Google Scholar 

  • Leo TW (2008) From maternal preference to joint custody: the impact of changes in custody law on child educational attainment, Working Paper

  • Long L, Tucker CJ, Urton WL (1988) Migration distances: an international comparison. Demography 25(4):633–640

    Google Scholar 

  • Lucas RE (2001) The effects of proximity and transportation on developing country population migrations. J Econ Geogr 1(3):323–339

    Google Scholar 

  • Mayda AM (2010) International migration: a panel data analysis of the determinants of bilateral flows. J Popul Econ 23(4):1249–1274

    Google Scholar 

  • McKinnish T (2005) Importing the poor welfare magnetism and cross-border welfare migration. J Hum Resour 40(1):57–76

    Google Scholar 

  • McKinnish T (2007) Welfare-induced migration at state borders: new evidence from micro-data. J Public Econ 91(3):437–450

    Google Scholar 

  • Movement Advancement Project (2019) Non-discrimination laws. https://www.lgbtmap.org/equality-maps/non_discrimination_laws. Accessed Dec 2020 

  • Negrusa B, Oreffice S (2011) Sexual orientation and household financial decisions: evidence from couples in the United States. Rev Econ Househ 9(4):445

    Google Scholar 

  • Nunley JM, Seals RA (2011) Child-custody reform, marital investment in children, and the labor supply of married mothers. Labour Econ 18(1):14–24

    Google Scholar 

  • Obergefell vs. Hodges, 576 U.S. (no. 14-556), 2015 WL 2473451

  • Ocobock A (2013) The power and limits of marriage: married gay men’s family relationships. J Marriage Fam 75(1):191–205

    Google Scholar 

  • Patacchini E, Ragusa G, Zenou Y (2015) Unexplored dimensions of discrimination in Europe: homosexuality and physical appearance. J Popul Econ 28(4):1045–1073

    Google Scholar 

  • Pinello DR (2016) America’s war on same-sex couples and their families: and how the courts rescued them. Cambridge University Press, Cambridge. https://doi.org/10.1017/CBO9781316402351

    Book  Google Scholar 

  • Plug E, Berkhout P (2004) Effects of sexual preferences on earnings in the Netherlands. J Popul Econ 17(1):117–131

    Google Scholar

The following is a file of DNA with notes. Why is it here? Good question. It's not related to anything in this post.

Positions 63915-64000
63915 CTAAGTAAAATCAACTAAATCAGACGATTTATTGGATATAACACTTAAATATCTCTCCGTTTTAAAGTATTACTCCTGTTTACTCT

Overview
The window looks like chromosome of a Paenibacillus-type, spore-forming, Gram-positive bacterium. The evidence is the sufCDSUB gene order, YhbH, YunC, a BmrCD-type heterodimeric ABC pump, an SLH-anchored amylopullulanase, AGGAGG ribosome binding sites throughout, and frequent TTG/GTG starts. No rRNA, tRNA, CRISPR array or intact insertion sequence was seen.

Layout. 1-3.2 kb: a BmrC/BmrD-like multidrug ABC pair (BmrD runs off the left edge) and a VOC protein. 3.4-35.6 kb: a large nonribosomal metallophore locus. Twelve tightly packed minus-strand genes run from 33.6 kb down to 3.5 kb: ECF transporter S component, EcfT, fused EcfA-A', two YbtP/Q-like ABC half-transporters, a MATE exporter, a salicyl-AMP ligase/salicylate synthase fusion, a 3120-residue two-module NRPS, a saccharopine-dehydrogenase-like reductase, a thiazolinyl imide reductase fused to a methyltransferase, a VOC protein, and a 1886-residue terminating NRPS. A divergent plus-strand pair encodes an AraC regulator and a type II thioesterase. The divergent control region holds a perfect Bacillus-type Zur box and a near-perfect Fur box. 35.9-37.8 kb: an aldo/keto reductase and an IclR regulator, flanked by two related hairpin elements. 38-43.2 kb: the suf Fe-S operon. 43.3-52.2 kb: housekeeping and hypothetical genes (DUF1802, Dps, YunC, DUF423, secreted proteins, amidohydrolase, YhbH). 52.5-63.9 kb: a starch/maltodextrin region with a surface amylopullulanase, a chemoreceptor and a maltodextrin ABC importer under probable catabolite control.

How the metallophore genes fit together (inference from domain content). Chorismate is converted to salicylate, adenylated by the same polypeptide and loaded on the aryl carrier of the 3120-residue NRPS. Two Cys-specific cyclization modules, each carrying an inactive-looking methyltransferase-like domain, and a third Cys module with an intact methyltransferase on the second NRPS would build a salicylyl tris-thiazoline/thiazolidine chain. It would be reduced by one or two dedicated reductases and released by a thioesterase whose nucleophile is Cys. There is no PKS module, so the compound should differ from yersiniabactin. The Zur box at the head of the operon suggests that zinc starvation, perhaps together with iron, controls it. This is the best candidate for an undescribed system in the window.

• Rogers A, Raymer J (1998) The spatial focus of US interstate migration flows. Popul Space Place 4(1):63–80

    Google Scholar 

  • Ruggles S, Genadek K, Goeken R, Grover J, Sobek M (2018) Integrated Public Use Microdata Series: Version 7.0 [Machine-readable database]. University of Minnesota, Minneapolis. https://doi.org/10.18128/D010.V8.0

    Book  Google Scholar 

  • Stevenson B, Wolfers J (2006) Bargaining in the shadow of the law: divorce laws and family distress. Q J Econ 121(1):267–288

    Google Scholar 

  • Trandafir M (2015) Legal recognition of same-sex couples and family formation. Demography 52(1):113–151

    Google Scholar 

  • Vossen D, Sternberg R, Alfken C (2019) Internal migration of the “creative class” in Germany. Reg Stud 53(10):1359–1370

    Google Scholar 

  • Wolfers J (2006) Did unilateral divorce laws raise divorce rates? A reconciliation and new results. Am Econ Rev 96(5):1802–1820

    Google Scholar 

Download references

Acknowledgements

This article has benefited from comments provided by Professor Klaus F. Zimmermann and five anonymous referees.

Funding

This research has been funded by the Regional Government of Aragon and the European Fund of Regional Development (Grant S32_20R).

Author information

Authors and Affiliations

Authors

Corresponding author

Correspondence to Marina Morales.

Ethics declarations

Competing interest

The authors declare no competing interests.

Additional information

Responsible editor: Klaus F. Zimmermann

Publisher’s note

Springer Nature remains neutral with regard to jurisdictional claims in published maps and institutional affiliations.

Appendix

Appendix

Table 8 Data on the year of the introduction of other laws
Table 9 More robustness with different subsamples
Table 10 The effect of same-sex marriage legalization on the percentage of homosexual migrants controlling for prior patterns

Rights and permissions

Reprints and Permissions

About this article

Verify currency and authenticity via CrossMark

Cite this article

Marcén, M., Morales, M. The effect of same-sex marriage legalization on interstate migration in the USA. J Popul Econ 35, 441–469 (2022). https://doi.org/10.1007/s00148-021-00842-5

Download citation

  • Received:

  • Accepted:

  • Published:

  • Issue Date:

  • DOI: https://doi.org/10.1007/s00148-021-00842-5

Keywords

  • Homosexuals
  • Marriage
  • Migration

JEL classification

  • J12
  • J15
  • Z13